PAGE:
So you want to learn a new skill or you want to do a home improvement project. Where do you begin? In this day of googling everything, you’ll want to find some written material to guide you as you begin this new endeavour. How-to books are your obvious choice.
But there are so many books, and so many voices out there. How do you begin to wade through the offerings to find just what you need for your level of skill or lack thereof? Here are four guidelines as you search for the help you need in your new venture:
Clear and concise information: Your desire is to do something you’ve never done before and do it well. You’re looking for the most clear and concise information possible. So as you scan various how-to books, you’ll want to look first for clear written instructions, combined with simple step-by-step illustrations. The lay-out of the book is extremely important. A cluttered page with too much information or too much verbiage will distract from your learning curve. Remember, clear, simple and straightforward.
Foundational Information: Look for a how-to book that presents foundational information up front. For example if you were trying to learn the Japanese art of Origami, you’d need to first learn the twelve basic folds. Every project in Origami will be based on those folds, and not knowing them will hinder your finished product. Again, if you’re learning to crochet, you’d first need to learn to do the basic crochet stitches: the chain, single crochet, double and treble crochets. You might also need to learn about crochet hook sizes, two or three-ply yarns and other basic information essential to a well-done completed project.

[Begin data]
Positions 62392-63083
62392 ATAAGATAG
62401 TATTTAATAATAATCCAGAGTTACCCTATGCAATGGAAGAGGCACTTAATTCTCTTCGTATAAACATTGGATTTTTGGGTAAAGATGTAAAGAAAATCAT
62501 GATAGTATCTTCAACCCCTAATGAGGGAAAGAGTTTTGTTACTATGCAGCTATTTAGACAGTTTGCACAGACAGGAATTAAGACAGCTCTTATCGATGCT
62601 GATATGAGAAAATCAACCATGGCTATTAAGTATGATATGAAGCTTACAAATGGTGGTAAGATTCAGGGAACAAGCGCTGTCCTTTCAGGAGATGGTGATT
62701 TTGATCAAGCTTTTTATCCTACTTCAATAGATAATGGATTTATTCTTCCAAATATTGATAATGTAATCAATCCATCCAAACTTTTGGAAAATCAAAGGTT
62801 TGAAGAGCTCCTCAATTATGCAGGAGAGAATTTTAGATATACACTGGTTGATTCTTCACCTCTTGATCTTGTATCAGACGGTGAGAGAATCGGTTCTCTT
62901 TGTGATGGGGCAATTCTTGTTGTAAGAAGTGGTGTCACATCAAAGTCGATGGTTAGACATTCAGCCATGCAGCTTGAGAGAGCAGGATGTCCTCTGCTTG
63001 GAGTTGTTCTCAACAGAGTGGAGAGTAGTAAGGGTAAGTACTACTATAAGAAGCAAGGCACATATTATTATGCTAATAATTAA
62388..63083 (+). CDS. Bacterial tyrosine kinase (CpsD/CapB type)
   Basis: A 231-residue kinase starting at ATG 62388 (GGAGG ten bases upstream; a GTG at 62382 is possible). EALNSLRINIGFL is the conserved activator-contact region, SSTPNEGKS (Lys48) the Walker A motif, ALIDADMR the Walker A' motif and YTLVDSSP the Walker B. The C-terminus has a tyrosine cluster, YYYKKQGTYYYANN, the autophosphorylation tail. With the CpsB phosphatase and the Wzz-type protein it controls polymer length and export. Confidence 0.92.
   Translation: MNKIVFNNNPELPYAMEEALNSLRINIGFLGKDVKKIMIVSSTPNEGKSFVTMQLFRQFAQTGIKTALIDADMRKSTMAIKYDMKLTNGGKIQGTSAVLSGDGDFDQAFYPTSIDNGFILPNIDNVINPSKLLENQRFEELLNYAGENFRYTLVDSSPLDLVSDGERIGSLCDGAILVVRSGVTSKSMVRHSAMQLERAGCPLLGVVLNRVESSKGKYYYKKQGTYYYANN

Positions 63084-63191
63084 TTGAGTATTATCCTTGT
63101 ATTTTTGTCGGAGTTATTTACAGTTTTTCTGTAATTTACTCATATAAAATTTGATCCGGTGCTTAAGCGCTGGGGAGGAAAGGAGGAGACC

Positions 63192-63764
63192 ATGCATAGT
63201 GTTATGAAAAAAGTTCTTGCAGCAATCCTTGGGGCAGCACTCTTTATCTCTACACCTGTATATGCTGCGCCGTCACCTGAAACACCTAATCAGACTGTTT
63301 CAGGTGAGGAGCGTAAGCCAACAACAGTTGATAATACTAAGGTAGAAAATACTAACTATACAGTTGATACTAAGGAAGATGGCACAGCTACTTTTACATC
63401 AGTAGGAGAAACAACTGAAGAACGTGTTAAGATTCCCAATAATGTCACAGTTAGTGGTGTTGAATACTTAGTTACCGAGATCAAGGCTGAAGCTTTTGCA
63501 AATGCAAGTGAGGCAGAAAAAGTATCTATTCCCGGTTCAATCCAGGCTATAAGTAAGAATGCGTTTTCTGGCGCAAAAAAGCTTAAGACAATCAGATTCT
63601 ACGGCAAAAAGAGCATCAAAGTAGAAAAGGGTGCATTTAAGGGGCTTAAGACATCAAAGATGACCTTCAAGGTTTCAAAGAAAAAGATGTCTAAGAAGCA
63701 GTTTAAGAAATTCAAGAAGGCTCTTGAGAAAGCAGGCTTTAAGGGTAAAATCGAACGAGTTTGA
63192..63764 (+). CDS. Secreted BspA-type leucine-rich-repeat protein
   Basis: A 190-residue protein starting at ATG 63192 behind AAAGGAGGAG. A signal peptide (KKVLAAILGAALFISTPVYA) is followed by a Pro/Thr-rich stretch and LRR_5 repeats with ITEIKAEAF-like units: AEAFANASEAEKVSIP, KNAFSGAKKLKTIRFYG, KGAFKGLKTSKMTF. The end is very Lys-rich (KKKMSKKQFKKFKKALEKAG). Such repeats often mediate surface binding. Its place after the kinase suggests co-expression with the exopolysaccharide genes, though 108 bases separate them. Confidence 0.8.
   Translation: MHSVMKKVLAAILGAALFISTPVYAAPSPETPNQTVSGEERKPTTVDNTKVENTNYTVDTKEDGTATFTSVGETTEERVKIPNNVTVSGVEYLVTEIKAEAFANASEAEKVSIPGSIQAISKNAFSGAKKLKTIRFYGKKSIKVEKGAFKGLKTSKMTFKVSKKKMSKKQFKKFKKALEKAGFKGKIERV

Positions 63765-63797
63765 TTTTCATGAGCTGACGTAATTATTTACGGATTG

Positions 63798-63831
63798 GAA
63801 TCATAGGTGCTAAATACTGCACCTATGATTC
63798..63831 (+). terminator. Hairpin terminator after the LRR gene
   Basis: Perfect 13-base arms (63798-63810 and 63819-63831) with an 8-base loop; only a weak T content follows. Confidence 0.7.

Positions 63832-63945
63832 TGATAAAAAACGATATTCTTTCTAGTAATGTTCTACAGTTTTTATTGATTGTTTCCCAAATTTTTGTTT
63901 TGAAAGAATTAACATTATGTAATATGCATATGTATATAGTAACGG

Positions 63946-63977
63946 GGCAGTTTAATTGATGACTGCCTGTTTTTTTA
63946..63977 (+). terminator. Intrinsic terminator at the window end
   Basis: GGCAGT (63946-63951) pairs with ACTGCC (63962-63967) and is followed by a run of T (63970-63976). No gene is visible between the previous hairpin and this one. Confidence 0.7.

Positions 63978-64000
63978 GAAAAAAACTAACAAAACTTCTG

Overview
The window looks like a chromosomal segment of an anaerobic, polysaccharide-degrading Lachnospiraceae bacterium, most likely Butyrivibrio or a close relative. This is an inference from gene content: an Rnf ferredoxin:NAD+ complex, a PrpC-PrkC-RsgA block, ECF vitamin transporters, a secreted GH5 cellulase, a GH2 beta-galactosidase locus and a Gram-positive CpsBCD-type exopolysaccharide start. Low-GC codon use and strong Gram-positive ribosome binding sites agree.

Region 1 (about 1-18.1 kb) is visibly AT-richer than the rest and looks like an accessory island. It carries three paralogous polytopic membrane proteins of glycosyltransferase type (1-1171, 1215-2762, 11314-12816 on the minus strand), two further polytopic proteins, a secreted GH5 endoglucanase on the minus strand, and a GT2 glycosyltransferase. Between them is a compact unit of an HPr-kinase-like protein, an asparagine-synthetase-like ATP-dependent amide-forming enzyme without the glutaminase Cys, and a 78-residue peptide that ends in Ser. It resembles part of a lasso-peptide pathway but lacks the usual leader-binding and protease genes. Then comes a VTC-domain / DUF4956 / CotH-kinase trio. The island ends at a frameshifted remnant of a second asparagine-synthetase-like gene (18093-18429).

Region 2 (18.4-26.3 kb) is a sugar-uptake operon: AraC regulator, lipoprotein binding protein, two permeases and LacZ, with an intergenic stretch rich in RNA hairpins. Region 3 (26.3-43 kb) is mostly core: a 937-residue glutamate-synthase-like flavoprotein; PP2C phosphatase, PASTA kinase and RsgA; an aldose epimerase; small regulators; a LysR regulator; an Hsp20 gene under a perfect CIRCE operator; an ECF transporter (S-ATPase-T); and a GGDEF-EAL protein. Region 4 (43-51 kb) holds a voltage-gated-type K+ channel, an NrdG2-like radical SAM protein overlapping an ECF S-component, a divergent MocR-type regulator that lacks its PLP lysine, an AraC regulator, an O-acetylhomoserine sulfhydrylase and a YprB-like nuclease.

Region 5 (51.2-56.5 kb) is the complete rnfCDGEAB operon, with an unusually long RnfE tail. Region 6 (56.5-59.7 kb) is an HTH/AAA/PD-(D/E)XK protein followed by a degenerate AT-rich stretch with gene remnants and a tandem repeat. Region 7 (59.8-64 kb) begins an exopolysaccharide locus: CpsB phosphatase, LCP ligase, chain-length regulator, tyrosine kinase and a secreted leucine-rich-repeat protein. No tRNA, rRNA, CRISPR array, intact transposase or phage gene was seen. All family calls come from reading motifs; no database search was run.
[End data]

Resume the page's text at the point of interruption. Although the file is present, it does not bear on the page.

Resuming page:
Personal narrative: In new learning that is not so hands-on, but requires certain behaviours or understandings, you may want to find materials that include personal experience narratives. For example if you’re learning how to do the best job interview you may want to hear the stories of several people who were successful in seeking a particular job. Or, let’s say you want to learn to be an excellent cook in French cuisine. You might want to read the personal stories of those who have gone before you with all their successes and failures as your guide. Your how-to book becomes your mentor.
What to Watch Out For: As in all learning, there are trouble spots and “glitches” to beware of. Look for how-to books that give you practical recommendations about things to watch out for as you proceed in your learning. A good example of this is when learning to knit, one must understand the gauge, that is, the size the product will be based on the size of the needles, the ply of the yarn used and the individual style of the knitter. These three entities will determine the size of the item created and may be quite different for each person. A knitter who doesn’t take the time to knit a test piece to determine gauge will run the risk of spending many hours of knitting to end up with a piece that doesn’t meet the size requirements.
Do it yourself projects are a great way to expand your skills and interests and with the right materials you can move forward on learning a new language, understanding the stock market, or mastering virtually any skill under the sun.